Disease: Hepatitis C
Approved: Aug. 3, 2017
Sales, first four full quarters: $3.01 billion
AbbVie’s pan-genotypic hepatitis C therapy Mavyret came with a clear advantage over Gilead Sciences’ earlier-to-market drugs Vosevi and Epclusa. It’s an 8-week treatment, whereas the others cure the disease in 12 weeks.
To sweeten the deal, AbbVie also priced the drug at a steep discount over its competitors and even the company’s own older drug Viekira. When Mavyret entered in 2017, its list price was $26,400 per course, while both Vosevi and Epclusa cost $74,760 for the full 12-week treatment.
AbbVie clearly knew where its strength lay. In a direct-to-consumer campaign called “Face the Cure,” actors who portray patients repeated the phrase “in only 8 weeks,” emphasizing Mavyret’s short time to cure.
Sales in the early days repeatedly exceeded expectations. For the first quarter of 2018, Mavyret contributed $894 million to AbbVie’s HCV haul of $919 million, which was 60% ahead of consensus. At that time, CEO Richard Gonzalez didn’t expect revenues to slow down, saying the market was “going to be around for a long, long time.”
If Mavyret had continued that kind of rapid growth, it could have helped AbbVie diversify its offerings beyond its megabrand immunology med, Humira, in a big way. Thing is, it didn’t. Mavyret caught the last train to HCV growth land. Indeed, the overall HCV market peaked in 2015 with worldwide sales of about $23 billion, and it’s been trending downward since.
As existing patients were quickly cured and effectively left the market, AbbVie soon started to see declines, too. In Q2 2018, Mavyret generated sales of $932 million; in Q3, the number dropped to $839 million and in Q4 fell further, to $819 million.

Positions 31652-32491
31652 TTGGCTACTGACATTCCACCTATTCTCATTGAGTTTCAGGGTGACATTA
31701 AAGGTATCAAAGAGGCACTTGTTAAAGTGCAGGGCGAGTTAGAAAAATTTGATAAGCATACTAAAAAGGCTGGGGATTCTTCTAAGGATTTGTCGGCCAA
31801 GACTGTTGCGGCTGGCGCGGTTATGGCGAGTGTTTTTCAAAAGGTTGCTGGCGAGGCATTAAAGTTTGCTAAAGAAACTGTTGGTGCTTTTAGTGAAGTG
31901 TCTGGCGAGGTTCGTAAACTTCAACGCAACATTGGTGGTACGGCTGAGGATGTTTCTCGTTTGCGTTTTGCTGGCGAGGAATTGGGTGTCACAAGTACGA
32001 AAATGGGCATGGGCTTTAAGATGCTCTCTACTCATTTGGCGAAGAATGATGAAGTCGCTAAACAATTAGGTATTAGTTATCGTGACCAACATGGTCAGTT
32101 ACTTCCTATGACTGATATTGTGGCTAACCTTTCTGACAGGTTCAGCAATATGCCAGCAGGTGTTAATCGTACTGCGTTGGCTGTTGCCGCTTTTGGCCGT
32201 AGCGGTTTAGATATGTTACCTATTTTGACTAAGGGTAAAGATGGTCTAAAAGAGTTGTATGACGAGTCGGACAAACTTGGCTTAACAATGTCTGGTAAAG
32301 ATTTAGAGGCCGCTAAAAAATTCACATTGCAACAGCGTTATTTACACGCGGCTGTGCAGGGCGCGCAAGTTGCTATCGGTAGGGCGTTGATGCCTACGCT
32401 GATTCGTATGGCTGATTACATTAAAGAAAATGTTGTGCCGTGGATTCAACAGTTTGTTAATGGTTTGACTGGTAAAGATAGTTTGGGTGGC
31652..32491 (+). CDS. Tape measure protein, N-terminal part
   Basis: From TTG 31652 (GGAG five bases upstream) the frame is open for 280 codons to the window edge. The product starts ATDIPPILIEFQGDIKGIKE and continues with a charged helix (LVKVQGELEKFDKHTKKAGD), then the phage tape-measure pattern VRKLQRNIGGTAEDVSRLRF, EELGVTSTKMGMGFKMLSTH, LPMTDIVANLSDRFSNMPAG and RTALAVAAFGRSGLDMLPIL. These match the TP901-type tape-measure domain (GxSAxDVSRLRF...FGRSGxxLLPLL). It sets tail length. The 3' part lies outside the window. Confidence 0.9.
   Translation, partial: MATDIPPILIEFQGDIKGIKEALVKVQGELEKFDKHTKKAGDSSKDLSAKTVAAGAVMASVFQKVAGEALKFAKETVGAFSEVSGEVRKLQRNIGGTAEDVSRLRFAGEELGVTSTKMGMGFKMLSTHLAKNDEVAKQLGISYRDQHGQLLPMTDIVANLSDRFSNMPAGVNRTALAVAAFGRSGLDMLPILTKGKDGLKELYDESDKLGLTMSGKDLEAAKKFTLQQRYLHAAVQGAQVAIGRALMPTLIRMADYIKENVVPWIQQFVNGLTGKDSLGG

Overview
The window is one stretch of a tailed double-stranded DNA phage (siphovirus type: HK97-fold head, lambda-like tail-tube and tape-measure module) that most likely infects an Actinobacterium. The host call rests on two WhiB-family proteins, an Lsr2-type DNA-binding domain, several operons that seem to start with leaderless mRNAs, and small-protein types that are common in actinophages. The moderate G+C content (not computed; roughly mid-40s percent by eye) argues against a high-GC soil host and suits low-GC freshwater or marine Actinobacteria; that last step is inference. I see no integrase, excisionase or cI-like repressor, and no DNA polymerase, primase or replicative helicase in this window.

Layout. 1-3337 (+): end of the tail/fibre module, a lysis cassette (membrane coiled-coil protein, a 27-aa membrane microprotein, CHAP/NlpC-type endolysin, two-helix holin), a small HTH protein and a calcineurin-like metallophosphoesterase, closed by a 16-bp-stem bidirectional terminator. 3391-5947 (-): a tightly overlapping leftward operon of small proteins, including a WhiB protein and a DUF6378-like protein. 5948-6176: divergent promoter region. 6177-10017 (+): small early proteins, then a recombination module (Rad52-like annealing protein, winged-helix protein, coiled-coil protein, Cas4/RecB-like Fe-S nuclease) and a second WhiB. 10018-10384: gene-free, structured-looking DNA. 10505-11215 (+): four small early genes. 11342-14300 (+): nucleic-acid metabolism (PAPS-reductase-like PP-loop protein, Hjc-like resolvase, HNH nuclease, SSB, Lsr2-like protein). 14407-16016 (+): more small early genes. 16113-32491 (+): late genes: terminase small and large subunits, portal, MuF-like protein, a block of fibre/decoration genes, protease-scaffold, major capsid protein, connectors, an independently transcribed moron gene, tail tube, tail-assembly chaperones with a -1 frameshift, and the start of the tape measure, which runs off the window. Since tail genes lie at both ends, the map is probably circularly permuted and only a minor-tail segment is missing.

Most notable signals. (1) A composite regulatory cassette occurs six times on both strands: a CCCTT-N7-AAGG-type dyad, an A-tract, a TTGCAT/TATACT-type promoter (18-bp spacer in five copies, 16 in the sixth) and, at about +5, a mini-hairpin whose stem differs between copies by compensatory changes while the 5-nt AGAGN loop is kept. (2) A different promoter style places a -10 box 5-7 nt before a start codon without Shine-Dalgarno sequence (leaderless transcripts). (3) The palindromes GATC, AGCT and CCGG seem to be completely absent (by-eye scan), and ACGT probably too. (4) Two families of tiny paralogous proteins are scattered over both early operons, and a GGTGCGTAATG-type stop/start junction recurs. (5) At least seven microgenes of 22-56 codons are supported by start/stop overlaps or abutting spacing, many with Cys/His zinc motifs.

Then Express Scripts kicked Mavyret off its national preferred formulary for 2019. To heap more pressure on AbbVie, Gilead in 2019 officially launched authorized generics to Epclusa and Harvoni at a list price of $24,000 for the full course of therapy. IQVIA scripts data previously showed the generics helped Gilead steal back some market share it had lost to Mavyret and other rivals.
For 2019, Mavyret global sales reached $2.89 billion, down 16% year over year, and that was only its second full year on the market. To be fair, almost $3 billion isn't a figure to scoff at. But it was no match to Solvadi’s enormous first-year launch record of $10.28 billion in 2014 following its December 2013 nod.
Mavyret could have had another chance at a sales boost when it secured a go-ahead last May in China, where an estimated 10 million HCV patients live. However, Gilead preempted AbbVie by winning national reimbursement for Epclusa and Harvoni. The listing will last for two years beginning in 2020, shutting out all other comers till 2022.